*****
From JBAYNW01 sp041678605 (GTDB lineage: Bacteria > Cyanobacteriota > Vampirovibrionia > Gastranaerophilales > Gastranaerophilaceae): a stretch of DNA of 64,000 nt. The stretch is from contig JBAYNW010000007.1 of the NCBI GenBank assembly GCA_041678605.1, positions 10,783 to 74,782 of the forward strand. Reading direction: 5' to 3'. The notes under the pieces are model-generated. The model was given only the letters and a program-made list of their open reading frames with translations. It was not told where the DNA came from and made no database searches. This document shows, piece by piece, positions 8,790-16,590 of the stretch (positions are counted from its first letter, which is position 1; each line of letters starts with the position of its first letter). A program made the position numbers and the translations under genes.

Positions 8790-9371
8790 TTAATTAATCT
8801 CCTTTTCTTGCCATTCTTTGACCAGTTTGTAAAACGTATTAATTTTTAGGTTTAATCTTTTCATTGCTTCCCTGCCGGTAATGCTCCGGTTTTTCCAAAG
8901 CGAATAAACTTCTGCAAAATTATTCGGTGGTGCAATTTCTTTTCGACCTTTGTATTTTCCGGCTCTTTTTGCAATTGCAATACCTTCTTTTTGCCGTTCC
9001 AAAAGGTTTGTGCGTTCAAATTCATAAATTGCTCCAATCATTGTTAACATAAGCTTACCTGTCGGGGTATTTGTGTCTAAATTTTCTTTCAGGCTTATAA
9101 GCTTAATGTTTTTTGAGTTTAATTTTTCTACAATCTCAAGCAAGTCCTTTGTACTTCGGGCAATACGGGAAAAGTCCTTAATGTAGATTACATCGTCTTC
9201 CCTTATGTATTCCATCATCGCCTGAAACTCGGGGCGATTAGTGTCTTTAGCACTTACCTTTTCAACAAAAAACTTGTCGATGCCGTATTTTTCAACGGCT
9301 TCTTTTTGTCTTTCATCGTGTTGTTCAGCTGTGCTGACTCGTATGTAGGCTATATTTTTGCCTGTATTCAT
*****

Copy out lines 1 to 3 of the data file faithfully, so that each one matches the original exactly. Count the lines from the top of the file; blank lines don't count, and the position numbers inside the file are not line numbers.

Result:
From JBAYNW01 sp041678605 (GTDB lineage: Bacteria > Cyanobacteriota > Vampirovibrionia > Gastranaerophilales > Gastranaerophilaceae): a stretch of DNA of 64,000 nt. The stretch is from contig JBAYNW010000007.1 of the NCBI GenBank assembly GCA_041678605.1, positions 10,783 to 74,782 of the forward strand. Reading direction: 5' to 3'. The notes under the pieces are model-generated. The model was given only the letters and a program-made list of their open reading frames with translations. It was not told where the DNA came from and made no database searches. This document shows, piece by piece, positions 8,790-16,590 of the stretch (positions are counted from its first letter, which is position 1; each line of letters starts with the position of its first letter). A program made the position numbers and the translations under genes.

Positions 8790-9371
8790 TTAATTAATCT